iuyGroundwater-dependent ecosystems (GDEs) comprise a complex subset of ecosystems of major significance in the conservation of biodiversity - including many vital sites covered by the RAMSAR Convention (an international treaty for the conservation and sustainable use of wetlands, signed in 1971).  GDEs have direct value for the human population, from fish and plant production, water storage and purification, and (indirectly) in terms of landscape and habitat.  There is a pressing need to identify GDEs according to type – aquatic, terrestrial, subterranean – and to improve understanding of how they relate to the physical and chemical status of groundwater.

Picture: Indian farmers measuring groundwater levels to inform dry-season cropping plan.

Degradation of GDEs can occur because of anthropogenic modification to aquifer flow-regimes, and the salinisation or pollution of their groundwater.  Potentially negative ecological impacts, with the extermination of key species, can arise from uncontrolled groundwater withdrawals for irrigated agriculture or urban water-supply and/or modest increases in groundwater salinity and/or pollution (with nutrients and pesticides).

Social awareness of the importance of groundwater for sustaining viable ecosystems must be promoted to mobilise appropriate stakeholders for GDEs (such as conservation NGOs and local land authorities).  GDEs can be conserved by integrating their protection into basin and aquifer-scale water-resource planning and management, or at least acting selectively to Incorporate GDE protection zones into overall groundwater resource use and land-use control policy.  In certain cases, augmenting groundwater inflows to aquatic ecosystems can be considered if the water-table should fall below a defined critical level.

Resilient cities

Groundwater is a major source of urban water-supply worldwide, and aquifer storage represents a key resource for urban water-supply security under climate change and extended drought.  To achieve this, however, groundwater must be managed more effectively through promoting, as ‘best engineering practice’:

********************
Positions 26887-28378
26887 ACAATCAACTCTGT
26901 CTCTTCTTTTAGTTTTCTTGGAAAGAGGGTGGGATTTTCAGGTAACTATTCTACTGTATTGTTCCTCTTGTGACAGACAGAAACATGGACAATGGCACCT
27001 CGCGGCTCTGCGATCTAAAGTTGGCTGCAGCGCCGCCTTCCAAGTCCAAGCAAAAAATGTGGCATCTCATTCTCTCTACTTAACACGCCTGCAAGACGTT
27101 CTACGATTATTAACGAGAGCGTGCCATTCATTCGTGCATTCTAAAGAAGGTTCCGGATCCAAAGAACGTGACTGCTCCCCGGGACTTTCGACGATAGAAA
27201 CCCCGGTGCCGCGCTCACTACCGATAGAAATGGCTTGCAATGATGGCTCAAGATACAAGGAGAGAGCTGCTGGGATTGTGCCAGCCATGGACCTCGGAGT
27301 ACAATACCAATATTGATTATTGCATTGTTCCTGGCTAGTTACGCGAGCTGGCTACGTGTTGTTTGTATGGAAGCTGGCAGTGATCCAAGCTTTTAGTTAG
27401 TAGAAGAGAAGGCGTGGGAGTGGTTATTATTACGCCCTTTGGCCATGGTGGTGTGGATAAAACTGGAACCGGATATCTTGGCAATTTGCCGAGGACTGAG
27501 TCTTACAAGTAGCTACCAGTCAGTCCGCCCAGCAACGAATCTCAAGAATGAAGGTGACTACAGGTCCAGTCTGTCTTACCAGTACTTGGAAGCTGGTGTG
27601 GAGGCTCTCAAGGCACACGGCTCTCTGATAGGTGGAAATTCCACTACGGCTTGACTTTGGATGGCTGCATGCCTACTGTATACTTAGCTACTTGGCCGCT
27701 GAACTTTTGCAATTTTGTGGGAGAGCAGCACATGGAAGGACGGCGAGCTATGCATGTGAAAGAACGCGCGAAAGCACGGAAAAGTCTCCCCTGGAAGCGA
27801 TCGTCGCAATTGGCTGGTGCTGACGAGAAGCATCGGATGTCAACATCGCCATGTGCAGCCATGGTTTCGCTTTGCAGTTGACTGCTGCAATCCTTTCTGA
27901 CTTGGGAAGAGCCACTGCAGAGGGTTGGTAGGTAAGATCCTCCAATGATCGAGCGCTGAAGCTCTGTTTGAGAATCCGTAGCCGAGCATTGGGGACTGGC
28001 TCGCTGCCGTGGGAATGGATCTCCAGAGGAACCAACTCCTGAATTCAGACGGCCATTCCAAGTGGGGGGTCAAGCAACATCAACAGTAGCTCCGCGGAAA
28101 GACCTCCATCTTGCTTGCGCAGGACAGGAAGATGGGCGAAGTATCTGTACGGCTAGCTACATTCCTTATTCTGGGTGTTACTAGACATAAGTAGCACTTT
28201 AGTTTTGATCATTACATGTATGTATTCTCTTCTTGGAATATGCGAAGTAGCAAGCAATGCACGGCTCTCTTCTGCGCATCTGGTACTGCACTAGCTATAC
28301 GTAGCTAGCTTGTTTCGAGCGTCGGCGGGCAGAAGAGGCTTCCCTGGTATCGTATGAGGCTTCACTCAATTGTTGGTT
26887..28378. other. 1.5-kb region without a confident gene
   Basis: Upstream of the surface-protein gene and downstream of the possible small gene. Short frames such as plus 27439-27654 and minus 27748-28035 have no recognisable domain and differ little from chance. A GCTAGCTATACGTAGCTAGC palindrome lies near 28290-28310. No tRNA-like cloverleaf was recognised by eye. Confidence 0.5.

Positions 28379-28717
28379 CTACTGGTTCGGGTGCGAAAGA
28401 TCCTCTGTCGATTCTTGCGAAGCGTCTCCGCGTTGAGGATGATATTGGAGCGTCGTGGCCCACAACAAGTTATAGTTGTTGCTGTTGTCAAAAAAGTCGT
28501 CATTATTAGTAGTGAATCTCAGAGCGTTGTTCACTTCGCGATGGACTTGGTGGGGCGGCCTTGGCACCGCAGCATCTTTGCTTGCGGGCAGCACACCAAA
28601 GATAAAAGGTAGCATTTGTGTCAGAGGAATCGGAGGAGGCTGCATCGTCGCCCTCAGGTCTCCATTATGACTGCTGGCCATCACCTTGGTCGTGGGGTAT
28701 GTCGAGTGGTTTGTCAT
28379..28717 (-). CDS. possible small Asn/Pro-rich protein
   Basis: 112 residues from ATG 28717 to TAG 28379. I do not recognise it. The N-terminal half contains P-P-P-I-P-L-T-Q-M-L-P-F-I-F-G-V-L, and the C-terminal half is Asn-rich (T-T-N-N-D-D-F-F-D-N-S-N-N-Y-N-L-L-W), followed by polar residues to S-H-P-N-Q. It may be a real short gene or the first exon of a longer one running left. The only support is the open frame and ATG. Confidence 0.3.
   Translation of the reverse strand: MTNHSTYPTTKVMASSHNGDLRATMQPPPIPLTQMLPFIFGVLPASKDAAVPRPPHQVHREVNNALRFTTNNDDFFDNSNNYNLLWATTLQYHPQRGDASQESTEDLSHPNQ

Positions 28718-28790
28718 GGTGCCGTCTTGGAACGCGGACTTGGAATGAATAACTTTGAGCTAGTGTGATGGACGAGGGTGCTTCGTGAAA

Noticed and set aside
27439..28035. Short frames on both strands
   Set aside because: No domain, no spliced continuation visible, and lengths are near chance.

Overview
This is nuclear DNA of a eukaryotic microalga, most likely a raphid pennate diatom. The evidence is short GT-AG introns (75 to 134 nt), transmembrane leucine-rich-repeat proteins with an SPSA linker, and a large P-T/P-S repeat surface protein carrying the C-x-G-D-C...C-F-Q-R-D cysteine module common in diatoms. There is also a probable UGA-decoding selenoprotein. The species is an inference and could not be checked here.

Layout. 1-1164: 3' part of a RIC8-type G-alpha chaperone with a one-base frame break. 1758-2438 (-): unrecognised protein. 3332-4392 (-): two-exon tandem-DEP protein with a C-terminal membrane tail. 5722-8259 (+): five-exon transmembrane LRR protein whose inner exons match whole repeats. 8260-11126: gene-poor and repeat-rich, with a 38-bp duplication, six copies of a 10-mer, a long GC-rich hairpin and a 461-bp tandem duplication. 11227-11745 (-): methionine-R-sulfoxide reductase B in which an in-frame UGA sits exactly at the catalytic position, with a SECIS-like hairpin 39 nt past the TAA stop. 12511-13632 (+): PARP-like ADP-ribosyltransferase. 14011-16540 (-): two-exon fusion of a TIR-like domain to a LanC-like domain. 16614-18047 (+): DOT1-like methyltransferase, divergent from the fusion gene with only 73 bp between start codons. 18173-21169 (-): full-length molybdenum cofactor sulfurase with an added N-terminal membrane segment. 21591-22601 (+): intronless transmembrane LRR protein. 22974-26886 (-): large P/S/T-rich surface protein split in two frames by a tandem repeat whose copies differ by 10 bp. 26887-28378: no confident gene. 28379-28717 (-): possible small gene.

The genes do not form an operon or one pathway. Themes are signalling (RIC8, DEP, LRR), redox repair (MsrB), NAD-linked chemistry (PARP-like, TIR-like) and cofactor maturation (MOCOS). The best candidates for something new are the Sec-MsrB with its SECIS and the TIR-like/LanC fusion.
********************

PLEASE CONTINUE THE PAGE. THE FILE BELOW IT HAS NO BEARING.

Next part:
• the establishment of more water-utility wellfields outside cities, and declaring their ‘capture areas’ as drinking-water protection zones 
  • the more widespread use of groundwater and surface-water resources conjunctively
  • the adoption of ‘adaptive management strategies’, recognising that aquifers are in continuous evolution, with some uncertainty over their precise behaviour. 

Private water-well construction for in situ self-supply has ‘mushroomed’ in most developing cities, as a ‘coping strategy’ during periods when the water utilities fail.  Such water-well use is then often continued for years afterwards as a ‘cost-reduction strategy’.  Such (largely unregulated) private wells often draw their water from shallow aquifers that have already been polluted by local urban wastewater or industrial activity.   Broad groundwater quantity, quality and economic assessments of current and likely private waterwell use need to be undertaken to allow the public administration to formulate a balanced urban water policy.